Somewhere else

July 31, 2011

For a very Special Lady

Filed under: Uncategorized — Tags: , , — waltersdaughter @ 1:07 pm

For A Very Special Lady

Originally written on April 3rd 2011

Friends have learned that I like to be referred to by my given name, rather than Walter’s daughter, or someone’s wife or mother. For many years my identity has been defined by my relationship to someone else, so no matter how proud I am to be thus associated, I find it flattering to at last be recognised in my own right – with my own name.

But on this Mothering Sunday, my thoughts turn to my old mum. She was known as Walter’s wife, or the mother of their six children. She was a lovely lady. Was she ever referred to in her own right, with her own name? Did she mind, I wonder?

Quiet, unassuming, self-effacing, hard-working, conscientious, generous, kind, patient and understanding, she spent most of her life putting others first. She devoted many years to looking after my dad and us children. She would be up at five thirty every morning to light the fire, polish our school shoes, tidy up and do a bit of knitting or sewing while peace still reigned in the house. The porridge would go on to gently bubble, and there would be bacon or egg (rarely both!) for when we emerged from our beds.

Mum was always interested in everything we did. We were each given the time we needed, the help, encouragement and praise where it was due. We didn’t have material things in abundance. Indeed, my yearned for piano tuition was out of the question, riding lessons and extended school trips,  but she would do everything possible to give us what she could.

She played with us and read to us. She went to every parents’ evening, attended every concert, packed up lunches for our bicycle rides, played endless games of tennis with us, listened – really listened – to us, swallowed her pride and made “outrageous” clothes for us in whatever was the current trend; “Why ever you’d want to wear a jumper that short is beyond me. You’ll catch your death of cold!”

Mum tolerated lots of “fun” we had as children. I remember one of my brothers building a canoe on the landing, and my other brother erecting a tent over his bed. I accumulated stray animals and unwanted pets but was supported in my search for materials to construct hutches and pens. Mum was a very keen gardener, but put up with my growing menagerie which took over a significant portion of it!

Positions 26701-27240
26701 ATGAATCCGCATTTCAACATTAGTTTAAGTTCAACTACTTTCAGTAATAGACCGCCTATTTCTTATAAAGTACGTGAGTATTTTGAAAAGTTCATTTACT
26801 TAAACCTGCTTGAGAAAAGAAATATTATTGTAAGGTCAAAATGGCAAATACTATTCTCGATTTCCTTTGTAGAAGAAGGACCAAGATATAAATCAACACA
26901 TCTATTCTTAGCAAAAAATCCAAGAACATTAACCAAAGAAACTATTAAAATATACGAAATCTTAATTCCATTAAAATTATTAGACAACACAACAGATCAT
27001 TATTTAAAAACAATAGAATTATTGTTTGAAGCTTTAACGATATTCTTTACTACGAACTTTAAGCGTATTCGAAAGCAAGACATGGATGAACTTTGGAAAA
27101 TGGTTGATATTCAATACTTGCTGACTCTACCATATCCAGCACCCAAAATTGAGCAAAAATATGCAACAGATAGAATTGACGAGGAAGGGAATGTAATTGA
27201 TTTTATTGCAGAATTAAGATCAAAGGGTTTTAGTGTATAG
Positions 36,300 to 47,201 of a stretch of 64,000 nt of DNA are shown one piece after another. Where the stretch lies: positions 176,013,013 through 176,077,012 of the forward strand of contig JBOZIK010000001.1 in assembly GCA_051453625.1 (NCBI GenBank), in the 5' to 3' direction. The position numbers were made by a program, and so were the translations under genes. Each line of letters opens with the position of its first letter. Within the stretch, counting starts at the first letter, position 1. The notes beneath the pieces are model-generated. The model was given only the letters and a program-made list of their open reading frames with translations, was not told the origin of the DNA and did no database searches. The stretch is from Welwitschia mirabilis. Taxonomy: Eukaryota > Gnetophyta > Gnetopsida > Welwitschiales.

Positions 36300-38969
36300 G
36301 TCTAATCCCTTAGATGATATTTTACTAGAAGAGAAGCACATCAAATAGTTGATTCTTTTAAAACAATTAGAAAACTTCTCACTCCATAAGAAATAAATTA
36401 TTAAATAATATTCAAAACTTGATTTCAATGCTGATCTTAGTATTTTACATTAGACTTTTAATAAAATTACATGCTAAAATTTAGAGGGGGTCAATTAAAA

In my teens I did a paper round – the same one my two brothers had done before me – but I was very bad at getting up early, so my dear old mum would often come and meet me as I set out from the newsagents and help me stuff the papers through the letter boxes. On Thursdays and Fridays she would be there even if I was up in good time, as these were the days the heavy local papers and the Radio and TV Times added to the burden -no health and safety regulations then, concerning loads slung across a youngster’s shoulder!

When we were old enough to be left for a couple of hours on our own in the house, Mum took on a part-time job to help make ends meet – I don’t recall her ever treating herself.

When I wanted bookshelves for my bedroom, she suggested I enrol on a woodwork evening class, and make some myself! Did she know just how much self-confidence and pride that would give me? (The shelves are still doing sterling service, incidentally, even if the joints are a bit wobbly these days!)

Every problem we encountered while growing up was met with patience and understanding. Mistakes we made were recognised as such and we were chastised only for intentional wrong-doings. We were always made to feel valued. We were loved, that is clear, though the word was never uttered.

Once married and with children of my own, she continued to be understanding, which I know I took for granted. Mr. Anyould recognised the unerring way in which she never criticised, advised or intefered, unless it was specifically requested.

There isn’t a day goes by that I don’t think of both of my parents.

Perhaps it’s ungrateful of me to wish to lose the Walter’s daughter handle – – and today I am happy to be my mother’s daughter, and give credit to a very special lady.


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